Amphipods are small Crustaceans found in almost all modern marine ecosystems, as well as many freshwater environments; most freshwater 'Shrimps' are Amphipods, as are the semi-terrestrial Sandhoppers.Members of the genus Epimeria are cosmopolitan in distribution, having been found from the intertidal zone to the deep ocean floor at depths as low as 3710 m. These are large Amphipods reaching several centimeters in length, and notable for their often bright colours and spiney exoskeletons.
In a paper published in the journal ZooKeys on 8 December 2016, Michitaka Shimomura of the Kitakyushu Museum of Natural History and Human History and Ko Tomikawa of the Graduate School of Education at Hiroshima University describe a new species of Epimeria from the Kuril-Kamchatka Trench, the first species in this group recorded from the abyssal depths of the ocean trenches.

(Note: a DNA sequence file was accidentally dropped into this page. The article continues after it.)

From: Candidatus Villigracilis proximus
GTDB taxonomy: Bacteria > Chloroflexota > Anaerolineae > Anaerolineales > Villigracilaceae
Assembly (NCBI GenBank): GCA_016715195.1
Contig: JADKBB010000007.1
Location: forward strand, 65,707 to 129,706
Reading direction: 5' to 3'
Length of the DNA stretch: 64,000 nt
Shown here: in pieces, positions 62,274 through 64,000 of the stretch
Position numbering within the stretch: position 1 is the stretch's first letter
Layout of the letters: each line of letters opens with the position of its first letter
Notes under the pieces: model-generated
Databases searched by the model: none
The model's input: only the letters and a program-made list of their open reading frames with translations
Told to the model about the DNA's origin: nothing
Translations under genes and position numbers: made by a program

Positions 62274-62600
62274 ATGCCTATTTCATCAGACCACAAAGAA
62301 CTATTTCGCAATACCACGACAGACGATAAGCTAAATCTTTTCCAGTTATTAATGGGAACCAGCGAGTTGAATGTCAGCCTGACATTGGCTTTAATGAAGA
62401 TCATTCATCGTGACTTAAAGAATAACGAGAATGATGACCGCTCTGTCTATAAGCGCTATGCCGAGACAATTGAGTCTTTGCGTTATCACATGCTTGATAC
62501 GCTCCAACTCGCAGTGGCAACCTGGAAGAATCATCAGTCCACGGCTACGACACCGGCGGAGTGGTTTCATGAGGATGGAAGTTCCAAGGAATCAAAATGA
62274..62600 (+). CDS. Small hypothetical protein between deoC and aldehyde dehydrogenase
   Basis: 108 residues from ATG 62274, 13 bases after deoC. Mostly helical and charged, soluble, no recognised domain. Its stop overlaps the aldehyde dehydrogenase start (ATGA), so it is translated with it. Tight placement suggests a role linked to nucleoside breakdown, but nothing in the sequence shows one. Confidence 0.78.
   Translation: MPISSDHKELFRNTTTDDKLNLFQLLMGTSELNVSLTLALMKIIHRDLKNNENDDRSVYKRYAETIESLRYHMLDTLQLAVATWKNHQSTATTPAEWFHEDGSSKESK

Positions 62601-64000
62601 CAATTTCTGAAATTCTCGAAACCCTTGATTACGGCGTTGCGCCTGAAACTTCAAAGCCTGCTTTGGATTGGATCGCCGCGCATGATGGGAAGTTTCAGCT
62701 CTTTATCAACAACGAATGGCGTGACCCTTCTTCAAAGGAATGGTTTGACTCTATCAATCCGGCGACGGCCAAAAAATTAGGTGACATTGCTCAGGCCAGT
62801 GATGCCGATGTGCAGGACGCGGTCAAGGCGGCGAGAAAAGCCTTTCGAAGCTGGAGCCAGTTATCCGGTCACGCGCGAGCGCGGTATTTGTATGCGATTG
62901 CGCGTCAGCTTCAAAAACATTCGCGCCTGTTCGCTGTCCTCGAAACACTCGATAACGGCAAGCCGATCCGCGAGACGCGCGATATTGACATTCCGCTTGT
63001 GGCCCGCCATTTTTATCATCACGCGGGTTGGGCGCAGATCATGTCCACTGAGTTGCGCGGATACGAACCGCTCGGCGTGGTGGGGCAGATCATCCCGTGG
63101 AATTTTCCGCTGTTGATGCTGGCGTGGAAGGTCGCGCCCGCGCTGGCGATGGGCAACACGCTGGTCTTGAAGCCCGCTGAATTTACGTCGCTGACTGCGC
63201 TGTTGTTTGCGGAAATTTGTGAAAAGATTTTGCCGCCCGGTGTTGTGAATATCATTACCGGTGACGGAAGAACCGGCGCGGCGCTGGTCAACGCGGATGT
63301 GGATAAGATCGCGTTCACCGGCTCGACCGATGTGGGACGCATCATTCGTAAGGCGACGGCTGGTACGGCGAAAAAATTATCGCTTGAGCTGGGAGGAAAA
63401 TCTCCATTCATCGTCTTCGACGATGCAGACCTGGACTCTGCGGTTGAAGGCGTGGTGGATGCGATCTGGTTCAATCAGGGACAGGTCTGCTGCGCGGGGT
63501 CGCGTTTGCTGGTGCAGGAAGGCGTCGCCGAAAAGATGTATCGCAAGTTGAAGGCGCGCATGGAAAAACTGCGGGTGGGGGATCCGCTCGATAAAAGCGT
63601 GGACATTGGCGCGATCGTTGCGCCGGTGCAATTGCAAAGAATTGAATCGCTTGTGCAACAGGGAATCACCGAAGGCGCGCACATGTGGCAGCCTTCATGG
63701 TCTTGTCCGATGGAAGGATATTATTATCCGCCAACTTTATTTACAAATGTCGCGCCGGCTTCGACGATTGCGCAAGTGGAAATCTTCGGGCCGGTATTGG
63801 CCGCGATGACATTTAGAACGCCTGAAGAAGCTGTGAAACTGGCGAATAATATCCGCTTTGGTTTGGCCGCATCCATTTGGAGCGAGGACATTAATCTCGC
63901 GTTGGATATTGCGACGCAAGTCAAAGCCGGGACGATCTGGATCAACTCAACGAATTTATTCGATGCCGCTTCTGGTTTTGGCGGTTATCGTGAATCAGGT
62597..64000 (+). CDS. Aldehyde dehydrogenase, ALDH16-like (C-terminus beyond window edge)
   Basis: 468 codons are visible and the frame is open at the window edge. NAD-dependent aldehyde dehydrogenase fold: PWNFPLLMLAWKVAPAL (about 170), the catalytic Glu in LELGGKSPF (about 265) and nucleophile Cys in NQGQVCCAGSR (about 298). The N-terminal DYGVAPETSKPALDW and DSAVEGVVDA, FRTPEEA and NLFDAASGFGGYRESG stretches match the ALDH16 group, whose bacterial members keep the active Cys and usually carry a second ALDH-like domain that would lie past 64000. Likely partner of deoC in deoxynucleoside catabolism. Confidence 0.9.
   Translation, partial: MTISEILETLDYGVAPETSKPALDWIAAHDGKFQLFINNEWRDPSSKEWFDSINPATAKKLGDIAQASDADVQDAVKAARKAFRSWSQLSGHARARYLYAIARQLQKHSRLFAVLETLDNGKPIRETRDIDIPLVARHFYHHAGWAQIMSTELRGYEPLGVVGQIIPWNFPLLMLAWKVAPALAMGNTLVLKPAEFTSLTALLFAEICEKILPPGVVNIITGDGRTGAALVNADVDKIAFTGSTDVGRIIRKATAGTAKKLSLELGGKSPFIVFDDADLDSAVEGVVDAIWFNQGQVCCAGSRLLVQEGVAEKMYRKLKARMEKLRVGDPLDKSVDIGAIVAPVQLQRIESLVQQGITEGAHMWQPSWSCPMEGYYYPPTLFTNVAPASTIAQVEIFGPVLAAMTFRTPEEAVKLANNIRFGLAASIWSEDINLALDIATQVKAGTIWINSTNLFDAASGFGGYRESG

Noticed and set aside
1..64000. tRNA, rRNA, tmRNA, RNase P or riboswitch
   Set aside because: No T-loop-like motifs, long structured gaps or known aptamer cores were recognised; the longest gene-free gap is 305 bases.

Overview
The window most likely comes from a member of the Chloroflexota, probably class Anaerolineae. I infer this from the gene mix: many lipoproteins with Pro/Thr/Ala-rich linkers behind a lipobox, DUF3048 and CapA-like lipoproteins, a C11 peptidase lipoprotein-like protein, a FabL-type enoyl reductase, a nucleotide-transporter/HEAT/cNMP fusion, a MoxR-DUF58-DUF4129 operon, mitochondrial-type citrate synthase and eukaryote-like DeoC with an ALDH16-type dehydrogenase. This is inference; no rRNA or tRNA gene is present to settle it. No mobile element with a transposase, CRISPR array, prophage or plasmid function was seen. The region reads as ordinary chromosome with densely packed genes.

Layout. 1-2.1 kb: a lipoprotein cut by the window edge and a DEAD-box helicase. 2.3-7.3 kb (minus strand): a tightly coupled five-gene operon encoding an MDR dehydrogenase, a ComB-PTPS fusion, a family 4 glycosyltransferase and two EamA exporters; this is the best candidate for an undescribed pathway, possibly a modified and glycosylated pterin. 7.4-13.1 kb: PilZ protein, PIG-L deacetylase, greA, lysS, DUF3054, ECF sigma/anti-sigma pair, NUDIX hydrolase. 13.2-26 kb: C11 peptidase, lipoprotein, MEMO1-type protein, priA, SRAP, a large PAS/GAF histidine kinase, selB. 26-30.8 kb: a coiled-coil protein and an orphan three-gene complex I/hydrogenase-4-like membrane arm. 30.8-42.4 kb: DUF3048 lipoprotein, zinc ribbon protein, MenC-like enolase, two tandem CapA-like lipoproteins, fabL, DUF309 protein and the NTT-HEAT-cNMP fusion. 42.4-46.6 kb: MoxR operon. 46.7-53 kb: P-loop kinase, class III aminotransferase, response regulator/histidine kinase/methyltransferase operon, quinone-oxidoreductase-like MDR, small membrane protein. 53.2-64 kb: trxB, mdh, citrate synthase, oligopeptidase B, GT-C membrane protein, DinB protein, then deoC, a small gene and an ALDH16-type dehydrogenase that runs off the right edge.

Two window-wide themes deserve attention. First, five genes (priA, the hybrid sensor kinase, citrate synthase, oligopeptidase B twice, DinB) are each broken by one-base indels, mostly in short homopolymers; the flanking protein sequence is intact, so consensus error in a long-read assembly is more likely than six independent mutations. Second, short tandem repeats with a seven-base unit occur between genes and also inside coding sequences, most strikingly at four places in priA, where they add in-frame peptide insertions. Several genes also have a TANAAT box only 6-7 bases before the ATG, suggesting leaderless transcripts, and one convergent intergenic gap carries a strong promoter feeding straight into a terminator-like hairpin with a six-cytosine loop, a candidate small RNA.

The new species is named Epimeria abyssalis, in reference to the depths at which it was found. It is described from specimens collected at depths of 5473–5484 m by the Remote Vessel Hakuho-Maru, of the Ocean Research Institute of the University of Tokyo in 2001. The species is described from three specimens, two females 47 and 53 mm in length and a juvenile 22 mm long. They are only slightly spinney, and a dull creamy-brown in colour.
Epimeria abyssalis female specimen photographed on boardshortly after sampling. Scale bar is 10 mm. Shimomura & Tomikawa (2016).
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